Arc’teryx LEAF Combat Pants Hack

      No Comments on Arc’teryx LEAF Combat Pants Hack

Long ago I purchased a used pair of Arc’teryx LEAF Combat Pants from a gentleman off AR15.com. One of these days I need to do a review of the LEAF Combat Pants but for the sake of this post, if you like somewhat loose-fitting cargo pants, they are best I have ever seen. ITS Tactical did a great review years ago that’s worth your time that you can check out HERE.

Anyways, the pair I picked up, the previous owner (orpheus762x51) had replaced the YKK zipper pulls with a cordage/heat shrink lanyard that I thought was a bit odd but figured I would try them out. They have proven to beyond useful and durable through hundreds of washings, while thoroughly beating the crap out of the pants. This pair just went back to the mothership as the stitching was starting to fail. In true Arc’teryx fashion, they were back to me in a month or two with brand new stitching.

For a while afterward, I had done the same hack on some of my other pairs of pants I own. The only problem is a I could never get the right cordage. I purchased at least 10 different types of small cordage to no avail. I loved the hack so much I went back to the original owner to ask what kind of cordage he used. It had been 4 years since he passed those pants on, but I figured I give it a shot. Orpheus got back to me quickly and said he used Salomon’s Quicklace Kit and some heat shrink tubing from Napa Auto Parts. Never in a million years would have thought of the Salomon’s Quicklace.

After just doing another two pairs of Combat Pants, without a doubt, the Salomon’s Quicklace is the way to go. One package, which is two laces got me through two pairs of pants with extra for screw ups. If you want to make your life easy, here are links to what I used for this hack:

Here is the basic gist – Cut the Quicklace into 6 to 7 inch sections. You need 5 sections for Combat Pants (two front zippered pockets, two back pockets, and the fly). Next cut the 3/16″ tubing into 1.5″ sections (you can go longer or shorter if you want). Next cut off all the YKK zipper pulls from the front zippered pockets and two back pockets (DO NOT CUT THE ZIPPER PULL OFF THE FLY ZIPPER) with wire cutters. Next thread the Quicklace through the hole, where the zipper pull was, add tubing, tie off the Quicklace with an overhand loop knot, shrink the heat tubing with a lighter, cut the ends and melt them into the knot with a lighter.

Here is a more detailed step by step with pictures:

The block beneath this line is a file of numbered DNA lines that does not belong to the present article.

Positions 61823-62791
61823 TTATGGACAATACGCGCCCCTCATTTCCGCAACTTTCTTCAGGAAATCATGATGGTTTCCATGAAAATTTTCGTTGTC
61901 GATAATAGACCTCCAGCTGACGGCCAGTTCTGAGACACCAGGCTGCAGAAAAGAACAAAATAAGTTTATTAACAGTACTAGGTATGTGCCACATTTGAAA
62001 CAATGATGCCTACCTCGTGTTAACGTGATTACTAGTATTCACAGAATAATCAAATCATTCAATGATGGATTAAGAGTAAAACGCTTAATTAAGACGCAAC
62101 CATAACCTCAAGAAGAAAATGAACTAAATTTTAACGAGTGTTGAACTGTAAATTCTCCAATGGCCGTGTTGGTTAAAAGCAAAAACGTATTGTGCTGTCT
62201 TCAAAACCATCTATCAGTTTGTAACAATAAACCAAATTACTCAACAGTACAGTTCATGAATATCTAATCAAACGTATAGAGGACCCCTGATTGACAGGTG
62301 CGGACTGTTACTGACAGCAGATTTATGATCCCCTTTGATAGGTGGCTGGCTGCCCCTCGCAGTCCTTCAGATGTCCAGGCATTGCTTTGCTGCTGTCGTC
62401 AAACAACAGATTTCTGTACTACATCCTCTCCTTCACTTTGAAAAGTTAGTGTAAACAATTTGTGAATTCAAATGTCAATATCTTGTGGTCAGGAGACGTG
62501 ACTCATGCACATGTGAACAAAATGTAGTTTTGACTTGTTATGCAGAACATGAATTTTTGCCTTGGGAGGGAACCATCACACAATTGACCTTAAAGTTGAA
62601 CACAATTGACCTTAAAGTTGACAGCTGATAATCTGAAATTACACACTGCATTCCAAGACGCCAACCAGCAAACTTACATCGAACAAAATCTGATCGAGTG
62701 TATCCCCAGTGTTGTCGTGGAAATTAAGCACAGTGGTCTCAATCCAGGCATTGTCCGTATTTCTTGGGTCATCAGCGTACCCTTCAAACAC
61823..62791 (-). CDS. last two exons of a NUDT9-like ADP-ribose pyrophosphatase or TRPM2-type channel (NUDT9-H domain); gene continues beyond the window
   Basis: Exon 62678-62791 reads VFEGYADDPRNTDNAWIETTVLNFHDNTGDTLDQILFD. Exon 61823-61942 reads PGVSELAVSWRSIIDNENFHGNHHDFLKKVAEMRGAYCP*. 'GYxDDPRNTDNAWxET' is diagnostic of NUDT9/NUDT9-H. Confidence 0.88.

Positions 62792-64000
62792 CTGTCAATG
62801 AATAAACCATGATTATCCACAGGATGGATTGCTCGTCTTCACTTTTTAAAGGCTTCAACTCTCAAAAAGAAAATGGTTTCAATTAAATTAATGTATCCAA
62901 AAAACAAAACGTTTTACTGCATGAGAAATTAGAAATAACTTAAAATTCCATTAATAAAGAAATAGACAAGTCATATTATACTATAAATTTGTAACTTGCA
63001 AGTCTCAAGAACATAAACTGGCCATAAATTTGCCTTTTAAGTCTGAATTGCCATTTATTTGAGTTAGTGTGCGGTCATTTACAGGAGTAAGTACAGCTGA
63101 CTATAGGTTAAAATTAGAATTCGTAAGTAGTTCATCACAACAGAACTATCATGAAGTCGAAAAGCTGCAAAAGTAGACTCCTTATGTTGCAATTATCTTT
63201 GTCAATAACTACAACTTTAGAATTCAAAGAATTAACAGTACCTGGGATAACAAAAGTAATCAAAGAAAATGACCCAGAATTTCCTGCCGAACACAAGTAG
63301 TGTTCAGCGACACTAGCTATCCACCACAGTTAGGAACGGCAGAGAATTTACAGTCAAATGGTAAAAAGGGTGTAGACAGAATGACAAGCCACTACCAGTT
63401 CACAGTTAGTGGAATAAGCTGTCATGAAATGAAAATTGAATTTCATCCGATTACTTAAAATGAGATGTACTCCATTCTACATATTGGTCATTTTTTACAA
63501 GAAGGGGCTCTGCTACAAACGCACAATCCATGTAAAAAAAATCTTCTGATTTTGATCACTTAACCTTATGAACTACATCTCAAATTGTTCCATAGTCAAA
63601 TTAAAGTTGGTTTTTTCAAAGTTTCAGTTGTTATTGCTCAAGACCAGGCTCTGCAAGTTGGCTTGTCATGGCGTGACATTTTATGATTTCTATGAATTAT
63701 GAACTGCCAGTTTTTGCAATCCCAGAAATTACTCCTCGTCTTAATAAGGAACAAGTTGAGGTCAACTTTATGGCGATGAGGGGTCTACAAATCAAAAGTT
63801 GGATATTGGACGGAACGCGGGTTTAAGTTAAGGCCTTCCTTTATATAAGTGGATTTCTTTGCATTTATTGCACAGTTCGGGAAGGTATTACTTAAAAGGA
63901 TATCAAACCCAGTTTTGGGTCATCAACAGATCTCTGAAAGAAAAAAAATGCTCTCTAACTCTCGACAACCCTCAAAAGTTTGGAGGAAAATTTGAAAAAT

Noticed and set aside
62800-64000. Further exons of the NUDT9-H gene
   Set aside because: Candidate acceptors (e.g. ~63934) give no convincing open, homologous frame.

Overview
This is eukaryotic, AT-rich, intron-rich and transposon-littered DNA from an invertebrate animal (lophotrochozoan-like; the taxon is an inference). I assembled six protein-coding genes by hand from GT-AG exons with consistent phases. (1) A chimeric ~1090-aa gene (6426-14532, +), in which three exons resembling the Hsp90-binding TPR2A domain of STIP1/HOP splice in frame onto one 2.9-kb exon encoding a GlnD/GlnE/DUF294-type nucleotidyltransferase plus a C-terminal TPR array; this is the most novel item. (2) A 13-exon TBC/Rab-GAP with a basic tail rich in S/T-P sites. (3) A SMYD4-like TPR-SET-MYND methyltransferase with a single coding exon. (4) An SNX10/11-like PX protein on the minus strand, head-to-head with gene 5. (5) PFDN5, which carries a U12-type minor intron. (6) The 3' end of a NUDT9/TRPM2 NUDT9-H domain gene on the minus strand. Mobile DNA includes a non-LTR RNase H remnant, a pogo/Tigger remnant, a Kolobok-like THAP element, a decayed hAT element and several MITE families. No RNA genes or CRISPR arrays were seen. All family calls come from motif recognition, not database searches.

First is to cut up your Quicklace & 3/16″ tubing.

Next cut off the zipper pulls on your zippers. I have found it easier to cut both sides vs forcing it open with just one cut.

Now thread the Quicklace through the hole

Slide on the section of tubing

Tie off the Quicklace with a overhand loop knot (if you don’t know this knot you can learn it HERE). You want to work the knot a little to get it even. You also want to leave a little space at the bottom where the tubing meats the zipper so it can move around freely.

Once you have the knot in place you want to heat up the shrink tubing. You can do this a number of different ways – heat gun, lighter, small torch. My recommendation is to use a lighter. Everything in this exercise is flammable or can melt very easily including the pants.  A lighter can be easily used by holding the ends of the Quicklace and running the lighter over the tubing. Here is a video on how to do this (I know, I know, but I guarantee someone doesn’t know how to do this):

This is what you should have after heating the tubing (it’s possible that the lighter will have left soot on the tubing. After letting the tubing cool wipe off with a rag):

Next step is to cut off the excess Quicklace and melt it back into the knot like you would with paracord knot.

 

On to the zipper:

This one is actually a little harder than the other four as you have to thread the Quicklace through small holes on the zipper pull. Holding the fly zipper pull thread both ends of the Quicklace though the top hole.

Next thread it down into the hole below.

Now thread the two ends through the loop at the end and tighten down.

Next add tubing, tie off the knot (same as above) and heat the tubing.

End result:

I know this seems like a weird hack but I can’t tell you how useful it is. Especially the one on the fly. Its makes it so much easier to zip and unzip. Specifically on the LEAF Combat Pants the top front zippered pockets, the zipper is kind of hidden and it can take a moment to find the zipper and open the pocket. These lanyards make the job of opening and closing the pockets a piece of cake. This hack also works awesome with zipper pulls on backpacks and range bags.

If you attempt this and you mess up your pants I am in no way liable because your an idiot and you can’t follow simple directions. Feel free to drop questions in the comments if you dont understand something.

 

Facebooktwittergoogle_plusredditpinteresttumblrmailFacebooktwittergoogle_plusredditpinteresttumblrmailby feather

Leave a Reply

Your email address will not be published. Required fields are marked *